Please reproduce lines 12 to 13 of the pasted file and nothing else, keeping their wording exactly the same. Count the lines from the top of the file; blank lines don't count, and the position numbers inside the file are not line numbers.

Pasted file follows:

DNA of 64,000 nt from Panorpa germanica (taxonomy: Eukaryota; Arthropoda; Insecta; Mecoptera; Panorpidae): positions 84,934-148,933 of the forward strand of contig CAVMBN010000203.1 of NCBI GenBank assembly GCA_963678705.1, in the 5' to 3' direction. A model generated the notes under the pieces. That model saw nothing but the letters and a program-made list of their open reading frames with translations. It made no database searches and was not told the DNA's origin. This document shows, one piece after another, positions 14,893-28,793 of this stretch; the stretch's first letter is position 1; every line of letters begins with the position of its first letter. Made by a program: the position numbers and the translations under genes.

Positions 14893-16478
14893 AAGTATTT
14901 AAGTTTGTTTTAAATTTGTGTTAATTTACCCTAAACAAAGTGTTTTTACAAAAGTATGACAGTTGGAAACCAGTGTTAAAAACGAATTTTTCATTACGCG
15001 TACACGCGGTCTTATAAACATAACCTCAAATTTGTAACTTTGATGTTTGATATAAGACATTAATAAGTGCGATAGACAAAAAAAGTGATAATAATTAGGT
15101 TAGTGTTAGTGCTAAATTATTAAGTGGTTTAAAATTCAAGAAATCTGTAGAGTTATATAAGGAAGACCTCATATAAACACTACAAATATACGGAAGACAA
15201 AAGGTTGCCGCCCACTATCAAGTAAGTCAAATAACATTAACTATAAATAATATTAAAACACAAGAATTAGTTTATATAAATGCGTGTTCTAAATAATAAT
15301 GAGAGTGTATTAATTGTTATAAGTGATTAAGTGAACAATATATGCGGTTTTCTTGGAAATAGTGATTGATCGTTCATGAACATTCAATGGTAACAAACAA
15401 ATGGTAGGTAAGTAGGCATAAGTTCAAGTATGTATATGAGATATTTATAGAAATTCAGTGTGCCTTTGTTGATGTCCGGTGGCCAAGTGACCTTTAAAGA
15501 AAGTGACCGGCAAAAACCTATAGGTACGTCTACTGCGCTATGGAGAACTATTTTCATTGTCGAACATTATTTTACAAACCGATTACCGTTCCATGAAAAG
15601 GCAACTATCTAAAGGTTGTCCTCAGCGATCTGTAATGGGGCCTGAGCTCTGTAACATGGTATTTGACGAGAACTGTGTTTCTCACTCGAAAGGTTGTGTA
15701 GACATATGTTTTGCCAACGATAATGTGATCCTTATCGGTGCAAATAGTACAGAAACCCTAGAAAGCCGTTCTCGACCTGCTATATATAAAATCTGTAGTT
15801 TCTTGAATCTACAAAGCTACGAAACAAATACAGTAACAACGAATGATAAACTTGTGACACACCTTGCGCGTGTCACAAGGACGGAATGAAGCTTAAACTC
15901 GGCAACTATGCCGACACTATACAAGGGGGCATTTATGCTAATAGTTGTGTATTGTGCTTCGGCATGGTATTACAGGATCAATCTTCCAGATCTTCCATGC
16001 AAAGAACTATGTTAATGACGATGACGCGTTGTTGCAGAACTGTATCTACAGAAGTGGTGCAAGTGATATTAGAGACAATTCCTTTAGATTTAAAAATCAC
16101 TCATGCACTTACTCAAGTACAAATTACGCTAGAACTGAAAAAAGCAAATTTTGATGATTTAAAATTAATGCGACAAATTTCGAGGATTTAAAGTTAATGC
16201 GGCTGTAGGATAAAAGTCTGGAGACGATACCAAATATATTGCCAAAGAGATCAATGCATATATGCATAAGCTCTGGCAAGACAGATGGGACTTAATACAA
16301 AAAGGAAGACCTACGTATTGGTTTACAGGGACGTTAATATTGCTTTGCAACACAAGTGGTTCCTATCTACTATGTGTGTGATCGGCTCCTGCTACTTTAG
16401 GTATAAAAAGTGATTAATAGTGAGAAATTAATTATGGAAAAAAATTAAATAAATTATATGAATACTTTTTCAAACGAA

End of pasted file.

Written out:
15701 GACATATGTTTTGCCAACGATAATGTGATCCTTATCGGTGCAAATAGTACAGAAACCCTAGAAAGCCGTTCTCGACCTGCTATATATAAAATCTGTAGTT
15801 TCTTGAATCTACAAAGCTACGAAACAAATACAGTAACAACGAATGATAAACTTGTGACACACCTTGCGCGTGTCACAAGGACGGAATGAAGCTTAAACTC